In the hours before the last three Democratic debates, I have inevitably received a text message from a friend asking me for my thoughts. They ask me what topics and issues might be discussed and who will have the strongest performance. I simply reply with, “I don’t care.”
This may seem callous to the casual observer or an indicator that my vote is spoken for already. The simple truth is that I do not care about debates, regardless of the candidates or the intentions of the moderators, the topics or the possible questions. The reality of political debates is that they are a worthless endeavor to drive television ratings and pick out some soundbites to run on for a week. I am not conceited when I say that they are not worth my time. I do not think they are worth anyone’s time.
Modern Debate Rules
With ten candidates on the stage the other night, the rules were fairly straightforward. Candidates would be given one minute and fifteen seconds for an answer to a direct question and forty-five seconds for a rebuttal. With ten candidates on stage, it has been somewhat difficult to corral everyone vying for speaking time, turning grown men and women, who are seeking the highest office in the land, into children reaching for the last cookie on the counter.
Like most elections, 2020 is filled to the brim with issues, many of which have been created by the candidates themselves. Immigration, guns, minimum wage, national security, endless wars, $22 Trillion in national debt (of which we do not speak), and the War on Drugs are all issues that need to be addressed. But these are not issues that can be compressed into mindless elevator pitches that contain no substance. Herein lies my antipathy for these infomercials of the damned.
Romans and Americans
A point in human history that would benefit Americans, and all of humanity, is the Roman Republic. Renowned for its measure of civics and civility within the Senate, Ancient Rome came to define the political process. Its strict rules and lengthy debates would leave an American politician feckless and shaking.
Sessions would begin at dawn and members of the Senate could be disciplined for failing to arrive, short of a valid reason. Debates could take all day, focusing on single issues, and every Senator spoke before a vote was taken. A day spent watching C-SPAN (god help you) would leave a person longing for the days when American representatives participated fully in floor debates, assuming, of course, that they attend at all. The traditions upon which we based our Republic have been lost in the annals of history.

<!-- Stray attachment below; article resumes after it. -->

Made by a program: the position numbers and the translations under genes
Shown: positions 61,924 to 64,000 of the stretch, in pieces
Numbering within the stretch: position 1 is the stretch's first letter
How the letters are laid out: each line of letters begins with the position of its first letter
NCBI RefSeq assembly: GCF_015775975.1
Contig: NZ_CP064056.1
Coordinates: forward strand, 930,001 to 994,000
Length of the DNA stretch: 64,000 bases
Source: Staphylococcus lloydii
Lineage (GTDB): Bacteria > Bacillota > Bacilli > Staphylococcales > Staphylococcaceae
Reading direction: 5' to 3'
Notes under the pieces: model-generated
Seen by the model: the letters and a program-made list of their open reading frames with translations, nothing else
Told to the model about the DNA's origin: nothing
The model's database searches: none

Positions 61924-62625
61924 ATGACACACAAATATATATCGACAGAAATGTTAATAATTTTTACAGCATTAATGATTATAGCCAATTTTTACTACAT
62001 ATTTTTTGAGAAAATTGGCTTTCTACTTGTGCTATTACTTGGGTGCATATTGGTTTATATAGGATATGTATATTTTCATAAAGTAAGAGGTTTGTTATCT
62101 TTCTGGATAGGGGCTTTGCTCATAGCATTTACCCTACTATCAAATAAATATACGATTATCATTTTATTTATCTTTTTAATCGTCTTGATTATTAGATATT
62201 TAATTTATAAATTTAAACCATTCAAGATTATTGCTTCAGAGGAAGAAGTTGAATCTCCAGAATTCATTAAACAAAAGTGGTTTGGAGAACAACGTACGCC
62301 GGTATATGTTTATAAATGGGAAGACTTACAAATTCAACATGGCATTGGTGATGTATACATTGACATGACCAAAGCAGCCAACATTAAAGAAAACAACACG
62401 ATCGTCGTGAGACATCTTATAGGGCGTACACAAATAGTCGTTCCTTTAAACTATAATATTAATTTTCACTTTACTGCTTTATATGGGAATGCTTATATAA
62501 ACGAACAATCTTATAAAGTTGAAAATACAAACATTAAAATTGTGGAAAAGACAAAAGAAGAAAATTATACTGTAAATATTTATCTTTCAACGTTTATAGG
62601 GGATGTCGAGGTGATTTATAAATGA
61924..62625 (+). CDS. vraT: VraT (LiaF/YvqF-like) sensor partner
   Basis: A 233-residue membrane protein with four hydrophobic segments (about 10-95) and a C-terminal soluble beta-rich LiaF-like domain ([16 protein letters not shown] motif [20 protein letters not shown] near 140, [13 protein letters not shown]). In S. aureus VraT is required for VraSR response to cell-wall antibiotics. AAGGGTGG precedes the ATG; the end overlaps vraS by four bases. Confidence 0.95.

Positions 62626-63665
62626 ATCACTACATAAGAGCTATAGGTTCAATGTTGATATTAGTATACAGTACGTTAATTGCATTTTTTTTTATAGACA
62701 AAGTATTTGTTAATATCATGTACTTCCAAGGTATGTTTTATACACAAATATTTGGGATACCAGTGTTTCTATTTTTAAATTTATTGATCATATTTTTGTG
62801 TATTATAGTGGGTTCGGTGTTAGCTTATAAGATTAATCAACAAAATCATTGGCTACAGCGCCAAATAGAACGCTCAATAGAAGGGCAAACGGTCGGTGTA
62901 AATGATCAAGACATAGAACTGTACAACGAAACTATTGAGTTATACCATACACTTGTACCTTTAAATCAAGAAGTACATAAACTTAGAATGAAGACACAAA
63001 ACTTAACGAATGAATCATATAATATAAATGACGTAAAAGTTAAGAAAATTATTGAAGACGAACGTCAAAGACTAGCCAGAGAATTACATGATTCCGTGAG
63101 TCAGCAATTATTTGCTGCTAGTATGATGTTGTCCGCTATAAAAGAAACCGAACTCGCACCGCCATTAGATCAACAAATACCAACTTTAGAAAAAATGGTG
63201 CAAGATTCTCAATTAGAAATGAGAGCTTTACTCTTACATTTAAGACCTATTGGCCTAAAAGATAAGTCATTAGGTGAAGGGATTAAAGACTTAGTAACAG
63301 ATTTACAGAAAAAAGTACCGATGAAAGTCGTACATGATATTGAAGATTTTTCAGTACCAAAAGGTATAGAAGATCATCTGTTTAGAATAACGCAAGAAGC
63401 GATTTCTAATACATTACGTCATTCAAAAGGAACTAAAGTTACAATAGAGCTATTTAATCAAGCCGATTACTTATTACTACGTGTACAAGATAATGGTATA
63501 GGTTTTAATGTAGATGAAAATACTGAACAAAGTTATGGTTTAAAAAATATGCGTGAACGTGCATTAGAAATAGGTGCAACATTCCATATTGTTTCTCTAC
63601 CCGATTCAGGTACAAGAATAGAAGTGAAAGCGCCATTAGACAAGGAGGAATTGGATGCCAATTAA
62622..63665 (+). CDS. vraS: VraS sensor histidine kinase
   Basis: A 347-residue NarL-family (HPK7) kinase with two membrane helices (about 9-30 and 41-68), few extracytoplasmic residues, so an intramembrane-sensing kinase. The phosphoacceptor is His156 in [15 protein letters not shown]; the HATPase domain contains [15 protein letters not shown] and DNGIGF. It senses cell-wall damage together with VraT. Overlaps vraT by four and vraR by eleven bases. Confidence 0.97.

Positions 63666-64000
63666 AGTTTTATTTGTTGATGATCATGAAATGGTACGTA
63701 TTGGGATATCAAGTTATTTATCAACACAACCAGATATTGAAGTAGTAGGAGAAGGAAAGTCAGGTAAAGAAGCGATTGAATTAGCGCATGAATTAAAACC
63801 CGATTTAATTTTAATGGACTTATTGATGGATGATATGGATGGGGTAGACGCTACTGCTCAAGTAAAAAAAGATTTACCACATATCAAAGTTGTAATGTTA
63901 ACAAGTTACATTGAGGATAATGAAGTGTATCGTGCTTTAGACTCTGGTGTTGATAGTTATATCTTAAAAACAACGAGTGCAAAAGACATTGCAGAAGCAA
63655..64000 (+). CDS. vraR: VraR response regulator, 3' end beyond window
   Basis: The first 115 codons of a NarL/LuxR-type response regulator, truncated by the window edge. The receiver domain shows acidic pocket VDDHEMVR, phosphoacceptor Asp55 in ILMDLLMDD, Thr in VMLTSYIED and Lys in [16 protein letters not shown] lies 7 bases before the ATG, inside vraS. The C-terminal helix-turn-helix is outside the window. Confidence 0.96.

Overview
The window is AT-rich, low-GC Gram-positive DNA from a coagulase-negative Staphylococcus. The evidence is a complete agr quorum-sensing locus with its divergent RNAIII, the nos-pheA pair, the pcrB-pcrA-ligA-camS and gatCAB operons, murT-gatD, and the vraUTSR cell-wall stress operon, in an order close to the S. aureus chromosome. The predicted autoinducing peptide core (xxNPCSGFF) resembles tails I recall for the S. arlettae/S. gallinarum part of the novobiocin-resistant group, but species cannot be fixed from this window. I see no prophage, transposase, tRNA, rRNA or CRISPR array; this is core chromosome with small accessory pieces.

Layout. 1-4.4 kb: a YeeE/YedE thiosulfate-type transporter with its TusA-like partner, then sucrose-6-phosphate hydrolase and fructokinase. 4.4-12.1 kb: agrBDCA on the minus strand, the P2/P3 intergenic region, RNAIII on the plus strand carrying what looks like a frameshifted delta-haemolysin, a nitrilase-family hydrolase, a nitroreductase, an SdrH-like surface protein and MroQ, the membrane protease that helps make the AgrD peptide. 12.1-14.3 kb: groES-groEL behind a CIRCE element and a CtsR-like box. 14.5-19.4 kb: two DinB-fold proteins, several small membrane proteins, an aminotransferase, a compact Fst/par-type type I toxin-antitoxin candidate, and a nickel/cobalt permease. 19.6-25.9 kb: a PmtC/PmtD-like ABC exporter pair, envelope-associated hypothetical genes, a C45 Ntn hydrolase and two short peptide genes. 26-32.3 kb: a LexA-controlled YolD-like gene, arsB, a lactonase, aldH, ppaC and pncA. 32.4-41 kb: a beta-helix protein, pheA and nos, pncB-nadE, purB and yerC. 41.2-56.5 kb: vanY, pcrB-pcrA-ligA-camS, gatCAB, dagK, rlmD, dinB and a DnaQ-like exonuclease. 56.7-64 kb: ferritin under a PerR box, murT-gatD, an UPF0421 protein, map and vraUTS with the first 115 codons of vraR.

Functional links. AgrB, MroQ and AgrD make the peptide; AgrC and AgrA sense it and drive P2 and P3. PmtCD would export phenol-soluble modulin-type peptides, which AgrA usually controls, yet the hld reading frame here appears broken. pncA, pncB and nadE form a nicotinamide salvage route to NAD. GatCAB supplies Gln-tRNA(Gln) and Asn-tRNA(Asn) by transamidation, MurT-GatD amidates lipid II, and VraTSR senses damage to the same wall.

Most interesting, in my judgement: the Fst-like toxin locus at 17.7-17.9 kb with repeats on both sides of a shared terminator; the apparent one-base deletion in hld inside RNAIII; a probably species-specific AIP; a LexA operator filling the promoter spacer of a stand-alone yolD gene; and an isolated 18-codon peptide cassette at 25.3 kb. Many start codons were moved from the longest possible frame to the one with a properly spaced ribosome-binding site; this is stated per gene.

A Better Way
Every political drama brings up the idea of a “real debate,” with the fictitious candidates bemoaning the rules and structure as if they were intentionally designed to prevent candidates from burning brain cells while trying to actually answer questions. But, much to the chagrin of these characters, the debates remain the same.
Each issue that America faces deserves genuine attention and all sides need to be presented and scrutinized. Aside from allowing third parties to participate, the format needs to be changed. Have a debate on one issue at a time and have it begin in the morning on a Saturday or Sunday. And have that debate go long into the night. Line up experts and scholars to ask questions, cross-examine candidates and demand real answers, coupled with full explanations. The debate ends when the candidates collapse, or the moderators and public are satisfied.
I have been accused of being an idealist, which confuses me as I do not see what is wrong with having such a mentality. I understand that the system we live under does not work within the rules that I, the nation, or the Constitution impose upon it. And yet, I trudge on towards the horizon.
While most would not tune in to such a debate, I certainly would, as would many others, and America would be better for it. But until the ghosts of Cato and Cicero appear before the DNC and RNC, rattling chains like Jacob Marley and calling them feckless and inept, I won’t hold my breath.